DTV64 Micro Tower

The Direct-to-TV (DTV) 30-in-1 C64 was released in the lead-up to Christmas 2004. For many this was a chance to re-live some of their favourite games. For me, it was a chance to get my hands onto a "new generation" C64. The DTV's designer included many more features in the circuit that have been implemented in the joystick toy - 256colours, a DMA engine, PS/2 keyboard support are all included, as well as the ability to boot to BASIC and run most applications just like the real thing.

Within days of the release, DTV hacking sites spread on the web. Though I got my DTV in time for Christmas, I had to wait a little longer to get some extra units for hacking.

What I've set out to do is create a computer out of the game unit, something which includes the connectivity features that would be in a C64 if released today...

In addition to building a case for the device, I wanted to add all the I/O ports, build-in a XE-port, add compatibility to existing C= equipment such as power connectors and video port. There's even even enough space left in the micro tower for a S-video to VGA card - but that's for later ;)

This item is not in the 64HDD Shop, but I had built some for folks. Unfortunately the DTV is no longer available in stores - try eBay.


The Micro Tower DTV64:

The cases: - the cases come in a range of colours including black, grey, transparent blue and transparent clear. With all the PC modding going on these days and with Nintendo also using transparent cases, I thought the coolest case was the blue one.
The interfacing board: - wanting to minimise the changes to the DTV circuit board I chose to include a second board where all soldering and interface work could be done. This means that only simple fly-leads are needed to connect to the DTV allowing for the hack to be reversed without damaging the original DTV.
Interfacing to the connectors: - leads with headers are used to make the assembly to the interfacing board easier and give it that big PC look.
The front panel: - on the front are...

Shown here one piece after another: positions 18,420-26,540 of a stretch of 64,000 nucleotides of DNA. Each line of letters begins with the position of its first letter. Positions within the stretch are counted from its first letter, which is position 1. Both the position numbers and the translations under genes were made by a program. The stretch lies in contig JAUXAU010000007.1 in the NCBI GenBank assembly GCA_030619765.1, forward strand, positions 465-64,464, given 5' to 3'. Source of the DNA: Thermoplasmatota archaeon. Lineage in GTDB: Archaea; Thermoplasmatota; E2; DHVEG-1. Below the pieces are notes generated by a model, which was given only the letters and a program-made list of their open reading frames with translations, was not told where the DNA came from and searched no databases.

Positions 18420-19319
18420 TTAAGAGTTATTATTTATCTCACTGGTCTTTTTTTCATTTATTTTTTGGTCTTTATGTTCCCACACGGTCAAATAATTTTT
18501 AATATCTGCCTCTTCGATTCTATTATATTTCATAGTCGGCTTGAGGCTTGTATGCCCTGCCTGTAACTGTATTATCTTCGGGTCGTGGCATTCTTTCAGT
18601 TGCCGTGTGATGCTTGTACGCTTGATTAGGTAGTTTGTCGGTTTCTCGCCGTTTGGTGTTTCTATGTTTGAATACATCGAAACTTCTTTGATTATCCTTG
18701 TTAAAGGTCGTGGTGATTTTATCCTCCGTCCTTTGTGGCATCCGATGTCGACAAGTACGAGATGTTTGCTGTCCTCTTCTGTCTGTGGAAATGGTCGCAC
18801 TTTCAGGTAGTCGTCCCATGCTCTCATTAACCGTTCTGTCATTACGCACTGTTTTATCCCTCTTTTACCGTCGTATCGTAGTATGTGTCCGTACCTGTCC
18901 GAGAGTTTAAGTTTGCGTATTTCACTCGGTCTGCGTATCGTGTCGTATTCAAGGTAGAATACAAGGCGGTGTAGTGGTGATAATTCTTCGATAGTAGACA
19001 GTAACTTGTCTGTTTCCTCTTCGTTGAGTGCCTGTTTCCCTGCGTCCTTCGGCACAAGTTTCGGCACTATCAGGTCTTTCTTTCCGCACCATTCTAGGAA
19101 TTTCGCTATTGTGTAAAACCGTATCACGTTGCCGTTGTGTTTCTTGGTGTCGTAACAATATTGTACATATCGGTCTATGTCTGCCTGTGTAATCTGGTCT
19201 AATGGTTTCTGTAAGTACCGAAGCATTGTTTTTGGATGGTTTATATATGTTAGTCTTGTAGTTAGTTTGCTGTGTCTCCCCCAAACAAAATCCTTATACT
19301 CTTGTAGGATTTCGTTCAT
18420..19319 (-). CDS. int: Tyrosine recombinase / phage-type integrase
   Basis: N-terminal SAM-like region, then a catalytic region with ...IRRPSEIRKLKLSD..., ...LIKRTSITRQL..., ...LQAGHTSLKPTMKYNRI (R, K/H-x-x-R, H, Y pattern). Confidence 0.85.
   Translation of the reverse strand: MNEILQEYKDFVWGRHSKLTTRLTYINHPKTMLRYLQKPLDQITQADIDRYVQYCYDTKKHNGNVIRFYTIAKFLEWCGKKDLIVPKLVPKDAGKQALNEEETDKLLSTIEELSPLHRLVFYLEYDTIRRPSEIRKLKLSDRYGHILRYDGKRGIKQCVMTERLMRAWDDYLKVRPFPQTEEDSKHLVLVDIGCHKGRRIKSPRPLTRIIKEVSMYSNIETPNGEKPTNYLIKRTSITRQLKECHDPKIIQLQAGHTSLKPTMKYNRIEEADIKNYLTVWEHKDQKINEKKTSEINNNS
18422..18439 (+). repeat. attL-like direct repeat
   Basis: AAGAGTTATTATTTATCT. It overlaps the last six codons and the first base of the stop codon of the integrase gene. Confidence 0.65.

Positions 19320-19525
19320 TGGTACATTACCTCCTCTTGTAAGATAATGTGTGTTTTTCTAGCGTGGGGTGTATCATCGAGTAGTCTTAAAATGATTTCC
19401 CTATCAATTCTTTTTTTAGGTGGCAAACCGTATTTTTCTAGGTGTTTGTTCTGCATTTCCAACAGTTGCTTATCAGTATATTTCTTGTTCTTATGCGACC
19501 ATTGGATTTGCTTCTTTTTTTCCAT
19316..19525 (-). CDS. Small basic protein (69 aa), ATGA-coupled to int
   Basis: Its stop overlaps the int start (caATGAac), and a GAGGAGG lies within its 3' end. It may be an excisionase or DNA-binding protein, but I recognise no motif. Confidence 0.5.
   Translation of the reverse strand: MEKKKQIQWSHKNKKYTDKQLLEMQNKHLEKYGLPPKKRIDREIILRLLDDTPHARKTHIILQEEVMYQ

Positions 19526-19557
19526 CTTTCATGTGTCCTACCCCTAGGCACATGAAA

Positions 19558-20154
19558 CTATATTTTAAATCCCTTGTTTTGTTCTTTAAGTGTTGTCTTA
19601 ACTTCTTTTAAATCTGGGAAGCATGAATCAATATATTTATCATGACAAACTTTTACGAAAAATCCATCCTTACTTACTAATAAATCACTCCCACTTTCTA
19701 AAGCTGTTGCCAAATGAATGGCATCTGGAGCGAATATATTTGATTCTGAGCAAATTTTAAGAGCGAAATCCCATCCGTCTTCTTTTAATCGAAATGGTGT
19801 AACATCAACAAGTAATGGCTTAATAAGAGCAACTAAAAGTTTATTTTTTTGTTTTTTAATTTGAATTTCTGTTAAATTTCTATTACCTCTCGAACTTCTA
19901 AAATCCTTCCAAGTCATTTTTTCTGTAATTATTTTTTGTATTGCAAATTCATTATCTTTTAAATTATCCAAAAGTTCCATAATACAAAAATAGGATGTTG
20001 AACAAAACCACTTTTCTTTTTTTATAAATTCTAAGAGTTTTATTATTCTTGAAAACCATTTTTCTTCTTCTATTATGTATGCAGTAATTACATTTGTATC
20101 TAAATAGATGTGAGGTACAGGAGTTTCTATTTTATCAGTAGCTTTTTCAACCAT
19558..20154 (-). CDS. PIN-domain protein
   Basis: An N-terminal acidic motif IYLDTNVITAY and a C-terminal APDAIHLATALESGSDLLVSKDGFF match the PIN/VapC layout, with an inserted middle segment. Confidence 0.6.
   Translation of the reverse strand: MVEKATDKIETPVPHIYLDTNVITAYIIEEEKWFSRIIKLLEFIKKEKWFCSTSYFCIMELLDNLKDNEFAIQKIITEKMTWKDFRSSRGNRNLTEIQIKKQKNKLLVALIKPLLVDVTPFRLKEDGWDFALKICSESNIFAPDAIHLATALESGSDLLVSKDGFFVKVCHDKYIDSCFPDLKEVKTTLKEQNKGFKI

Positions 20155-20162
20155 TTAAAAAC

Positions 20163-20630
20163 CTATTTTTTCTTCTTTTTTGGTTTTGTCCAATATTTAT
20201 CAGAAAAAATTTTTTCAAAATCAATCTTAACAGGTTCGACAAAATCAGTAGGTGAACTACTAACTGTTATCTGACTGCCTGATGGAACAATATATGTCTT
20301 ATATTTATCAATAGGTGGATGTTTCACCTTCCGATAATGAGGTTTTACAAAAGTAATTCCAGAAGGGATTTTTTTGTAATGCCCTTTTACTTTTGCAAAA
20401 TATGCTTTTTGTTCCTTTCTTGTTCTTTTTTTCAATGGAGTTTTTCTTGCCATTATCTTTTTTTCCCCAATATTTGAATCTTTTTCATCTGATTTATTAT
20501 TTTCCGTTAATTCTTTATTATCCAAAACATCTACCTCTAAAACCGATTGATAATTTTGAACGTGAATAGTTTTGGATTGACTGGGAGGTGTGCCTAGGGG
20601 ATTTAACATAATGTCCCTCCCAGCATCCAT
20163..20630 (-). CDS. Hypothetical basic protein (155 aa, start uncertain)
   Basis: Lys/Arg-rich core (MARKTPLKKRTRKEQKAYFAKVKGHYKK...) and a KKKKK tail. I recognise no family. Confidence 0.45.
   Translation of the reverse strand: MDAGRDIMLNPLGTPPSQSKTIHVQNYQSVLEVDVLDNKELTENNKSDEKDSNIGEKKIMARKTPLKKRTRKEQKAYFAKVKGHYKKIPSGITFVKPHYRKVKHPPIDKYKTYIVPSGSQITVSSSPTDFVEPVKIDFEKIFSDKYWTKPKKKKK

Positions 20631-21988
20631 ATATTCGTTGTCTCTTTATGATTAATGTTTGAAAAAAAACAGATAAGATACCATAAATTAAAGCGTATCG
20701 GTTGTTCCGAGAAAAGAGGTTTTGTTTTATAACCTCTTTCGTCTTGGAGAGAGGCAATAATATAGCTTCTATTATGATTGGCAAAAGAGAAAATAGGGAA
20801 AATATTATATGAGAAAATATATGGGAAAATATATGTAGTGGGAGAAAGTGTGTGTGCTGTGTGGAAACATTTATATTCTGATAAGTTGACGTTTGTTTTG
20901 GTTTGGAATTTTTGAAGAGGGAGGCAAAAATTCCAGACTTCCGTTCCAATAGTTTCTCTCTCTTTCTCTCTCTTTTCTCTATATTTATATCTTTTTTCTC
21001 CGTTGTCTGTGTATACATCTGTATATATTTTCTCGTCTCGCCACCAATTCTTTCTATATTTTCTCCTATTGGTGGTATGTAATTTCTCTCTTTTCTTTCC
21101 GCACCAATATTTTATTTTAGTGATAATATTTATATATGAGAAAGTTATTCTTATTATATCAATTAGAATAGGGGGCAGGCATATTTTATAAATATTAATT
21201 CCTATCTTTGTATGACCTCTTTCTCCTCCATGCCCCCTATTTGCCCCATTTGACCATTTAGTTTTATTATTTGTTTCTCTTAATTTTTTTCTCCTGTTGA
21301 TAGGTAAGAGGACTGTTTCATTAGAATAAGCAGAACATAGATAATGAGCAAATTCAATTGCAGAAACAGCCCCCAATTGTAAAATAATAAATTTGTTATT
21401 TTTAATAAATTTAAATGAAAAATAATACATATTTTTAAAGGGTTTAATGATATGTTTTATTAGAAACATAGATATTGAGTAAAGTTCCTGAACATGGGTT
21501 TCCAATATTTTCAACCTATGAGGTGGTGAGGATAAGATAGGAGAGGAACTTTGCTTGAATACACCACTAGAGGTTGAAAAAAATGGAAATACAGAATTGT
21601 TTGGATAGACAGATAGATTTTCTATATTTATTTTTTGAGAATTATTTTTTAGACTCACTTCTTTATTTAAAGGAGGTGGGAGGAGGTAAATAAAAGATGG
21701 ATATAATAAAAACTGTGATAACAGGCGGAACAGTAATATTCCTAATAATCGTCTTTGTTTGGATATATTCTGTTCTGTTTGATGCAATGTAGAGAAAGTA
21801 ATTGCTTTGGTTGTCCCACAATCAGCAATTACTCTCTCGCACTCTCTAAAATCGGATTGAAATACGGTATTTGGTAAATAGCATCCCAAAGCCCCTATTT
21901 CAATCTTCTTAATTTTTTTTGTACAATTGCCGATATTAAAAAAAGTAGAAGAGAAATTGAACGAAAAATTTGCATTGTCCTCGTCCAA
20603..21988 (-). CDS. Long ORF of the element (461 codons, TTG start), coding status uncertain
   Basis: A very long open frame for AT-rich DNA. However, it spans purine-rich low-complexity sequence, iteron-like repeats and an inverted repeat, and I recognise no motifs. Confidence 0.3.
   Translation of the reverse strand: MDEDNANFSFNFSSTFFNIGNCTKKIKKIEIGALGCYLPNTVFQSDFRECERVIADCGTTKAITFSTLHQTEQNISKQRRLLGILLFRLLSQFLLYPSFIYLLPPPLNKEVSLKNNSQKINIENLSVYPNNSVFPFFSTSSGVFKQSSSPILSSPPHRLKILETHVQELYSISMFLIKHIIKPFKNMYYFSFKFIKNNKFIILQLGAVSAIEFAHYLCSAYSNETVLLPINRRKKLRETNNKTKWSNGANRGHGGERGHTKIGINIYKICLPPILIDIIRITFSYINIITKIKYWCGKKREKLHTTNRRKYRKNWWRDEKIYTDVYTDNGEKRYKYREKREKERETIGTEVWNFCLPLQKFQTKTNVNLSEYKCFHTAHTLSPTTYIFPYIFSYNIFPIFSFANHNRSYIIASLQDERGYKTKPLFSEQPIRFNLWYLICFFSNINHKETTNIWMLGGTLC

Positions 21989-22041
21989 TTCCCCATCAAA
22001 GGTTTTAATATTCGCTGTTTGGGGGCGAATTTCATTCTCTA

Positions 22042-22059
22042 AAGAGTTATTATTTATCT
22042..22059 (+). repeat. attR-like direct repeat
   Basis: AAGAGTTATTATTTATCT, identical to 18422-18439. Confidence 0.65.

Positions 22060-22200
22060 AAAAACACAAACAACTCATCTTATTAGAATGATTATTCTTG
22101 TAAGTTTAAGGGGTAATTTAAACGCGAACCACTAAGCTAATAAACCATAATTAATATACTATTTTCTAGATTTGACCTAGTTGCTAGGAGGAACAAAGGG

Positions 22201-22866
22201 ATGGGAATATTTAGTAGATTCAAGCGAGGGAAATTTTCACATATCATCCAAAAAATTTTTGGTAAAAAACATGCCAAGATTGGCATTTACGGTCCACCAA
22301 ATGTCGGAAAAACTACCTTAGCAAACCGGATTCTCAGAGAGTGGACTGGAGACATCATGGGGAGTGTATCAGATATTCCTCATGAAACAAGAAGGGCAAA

• power and serial disk bus activity indicators
  • power switch
  • push button switches for 64HDD reset and disk-flip functions
  • the PS/2 keyboard connector, and
  • connectors for the two joystick ports. Control port #1 is not fully accessible on the DTV because the "up" direction is not routed out of the CPU blob.

The sticker is entirely optional ;)

The rear panel: - not much room left here! The power socket allows a standard C64 power supply to be used - no more running out of batteries! Above this is a serial disk drive port, and above that a video port which is compatible with both 5-pin C64 A/V cables and the Vic20 RF modulator. Conventional A/V RCA sockets are also there, as well as an output for connecting up those powered stereo speakers. Of course, today's C64 would not be complete without a built-in XE1541 interface, the XE-Port. A system reset button is also fitted.

Let there be light! - no modern mod would be complete without the glow-in-the-dark feature.

Completing the tower: - to complete the setup a matching ice blue transparent PS/2 compatible keyboard was sourced!

Prefer a desktop?: - easy! The case looks just as good laid on its side. The overall dimensions are a tiny 180 x 100 x 55mm.

Matching extras: - how about a IEC hub with reset and device disable switches, all in the same colour scheme? The overall dimensions are a tiny 100 x 55 x 30mm.


The Lite Micro Tower DTV64:

The Lite version: - I've been offerring some users the option of a lite version with fewer connectors and switches. All connections are done direct to the DTV PCB also as this saves some build time.

Front panel only has one joystick port, the PS/2 keyboard connector and a drive reset.

No XE-Port: - the XE-Port is not included on the lite version, but you can use your standard XE1541 cable, or ask to have it added as an option.

The rear panel has A/V plugs, the serial IEC drive port, C64 power connector and a master-reset.